Visa Bought a $150,000 Crypto Punk for Its Corporate Collection—and Immediately Triggered an NFT Market Rush

The company says it made the purchase to get firsthand experience in a field it soon hopes to advise its clients in.

Larva Labs, CryptoPunk #7610 (2017). Courtesy of Visa, via Twitter.
Larva Labs, CryptoPunk #7610 (2017). Courtesy of Visa, via Twitter.

Visa is officially getting into the NFT game. 

Last week, the financial services company purchased a CryptoPunk—one of 10,000 highly sought-after digital characters on the Ethereum blockchain—for 49.5 ETH, or roughly $150,000. 

For NFT aficionados, the news arrived as yet another indication of cryptoart’s increasing acceptance in mainstream culture. Within an hour of Visa’s purchase, 90 other CryptoPunks sold on the market, representing about $20 million in combined sales, according to CoinDesk. The blitzkrieg didn’t stop there.

Yesterday, August 23, combined CryptoPunk sales topped $86 million—a single-day record for the series. Average prices for Punks now hover around $199,000 a pop, more than double last month’s figure.

In a FAQ-style blog post shared on the Visa website, the company’s head of crypto, Cuy Sheffield, explained that the impetus behind the purchase was to learn more about the still-nascent market for digital art. 

“We think NFTs will play an important role in the future of retail, social media, entertainment, and commerce,” he wrote. “To help our clients and partners participate, we need a firsthand understanding of the infrastructure requirements for a global brand to purchase, store, and leverage an NFT.”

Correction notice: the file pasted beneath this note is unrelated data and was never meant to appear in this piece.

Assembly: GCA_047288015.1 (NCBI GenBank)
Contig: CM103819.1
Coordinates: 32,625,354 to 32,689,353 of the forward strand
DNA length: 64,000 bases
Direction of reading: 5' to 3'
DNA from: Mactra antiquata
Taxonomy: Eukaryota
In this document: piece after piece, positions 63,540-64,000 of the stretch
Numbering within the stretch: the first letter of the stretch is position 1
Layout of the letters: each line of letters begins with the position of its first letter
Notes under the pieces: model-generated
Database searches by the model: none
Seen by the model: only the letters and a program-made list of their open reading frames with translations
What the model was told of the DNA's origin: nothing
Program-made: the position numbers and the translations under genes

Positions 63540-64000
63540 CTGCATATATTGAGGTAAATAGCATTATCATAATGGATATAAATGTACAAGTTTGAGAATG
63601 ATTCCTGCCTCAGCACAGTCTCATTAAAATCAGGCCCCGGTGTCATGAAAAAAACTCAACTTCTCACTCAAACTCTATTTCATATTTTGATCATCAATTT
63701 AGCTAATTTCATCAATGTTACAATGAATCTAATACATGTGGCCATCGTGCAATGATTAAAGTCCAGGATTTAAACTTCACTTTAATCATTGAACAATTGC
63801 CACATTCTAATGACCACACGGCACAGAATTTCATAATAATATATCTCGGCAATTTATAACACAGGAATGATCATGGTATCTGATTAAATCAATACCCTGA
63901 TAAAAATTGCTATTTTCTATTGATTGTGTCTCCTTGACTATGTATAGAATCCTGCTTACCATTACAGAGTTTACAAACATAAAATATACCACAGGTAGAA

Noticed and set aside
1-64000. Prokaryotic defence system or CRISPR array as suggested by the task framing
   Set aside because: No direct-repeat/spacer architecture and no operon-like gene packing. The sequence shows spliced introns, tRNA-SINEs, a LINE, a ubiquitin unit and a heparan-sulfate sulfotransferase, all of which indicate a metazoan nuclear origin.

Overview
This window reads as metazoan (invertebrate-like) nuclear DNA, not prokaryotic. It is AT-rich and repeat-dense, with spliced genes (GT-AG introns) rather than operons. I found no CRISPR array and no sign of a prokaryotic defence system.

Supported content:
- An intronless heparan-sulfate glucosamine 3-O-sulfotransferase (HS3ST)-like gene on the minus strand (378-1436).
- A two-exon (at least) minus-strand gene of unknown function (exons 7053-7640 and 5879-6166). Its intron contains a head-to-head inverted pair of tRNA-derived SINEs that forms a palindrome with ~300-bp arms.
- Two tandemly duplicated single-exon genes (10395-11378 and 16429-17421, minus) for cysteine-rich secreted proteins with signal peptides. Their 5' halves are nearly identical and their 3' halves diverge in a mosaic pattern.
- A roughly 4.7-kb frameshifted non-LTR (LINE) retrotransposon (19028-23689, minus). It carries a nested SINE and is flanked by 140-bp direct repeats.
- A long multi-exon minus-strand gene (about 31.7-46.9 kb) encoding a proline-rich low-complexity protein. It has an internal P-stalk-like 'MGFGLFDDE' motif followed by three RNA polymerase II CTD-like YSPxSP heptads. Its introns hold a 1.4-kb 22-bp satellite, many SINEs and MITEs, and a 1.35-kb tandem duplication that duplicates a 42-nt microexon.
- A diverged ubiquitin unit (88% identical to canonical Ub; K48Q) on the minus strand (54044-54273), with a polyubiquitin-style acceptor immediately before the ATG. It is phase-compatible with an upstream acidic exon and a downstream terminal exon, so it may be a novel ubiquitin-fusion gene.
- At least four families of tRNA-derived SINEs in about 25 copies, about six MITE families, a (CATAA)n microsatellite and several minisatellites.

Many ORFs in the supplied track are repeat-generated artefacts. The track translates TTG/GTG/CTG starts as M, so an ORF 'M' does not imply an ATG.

“With our CryptoPunk purchase, we’re jumping in feet first,” Sheffield, an avid NFT collector, added. “This is just the beginning of our work in this space.” 

Considered one the first major NFT projects, CryptoPunks was designed by software developers Matt Hall and John Watkinson through their company, Larva Labs. Each avatar is distinguished by a different set of algorithmically assigned characteristics. Visa’s punk, for instance, has a mohawk and green eyeshadow. 

Sheffield said the series has become a “cultural icon for the crypto community.” 

It’s proven to be a major crossover hit in the art world, too. In May, a set of nine CryptoPunks sold at the Christie’s for $16.9 million, doubling its pre-sale estimate of $7 million to $9 million. An example from the series will also be included in the auction house’s first NFT sale in Asia next month.

In his blog post, Sheffield suggested that with its growing popularity, the NFT market might eventually need banks to help regulate sales. 

“Enabling secure commerce is what we do… and that extends to new forms of digital commerce that unlock access,” he wrote. “So, it’s not surprising that we’re thinking deeply about this space and how we can apply our expertise in enabling seamless and secure digital payments to make NFT-commerce accessible and useable for buyers and sellers.”


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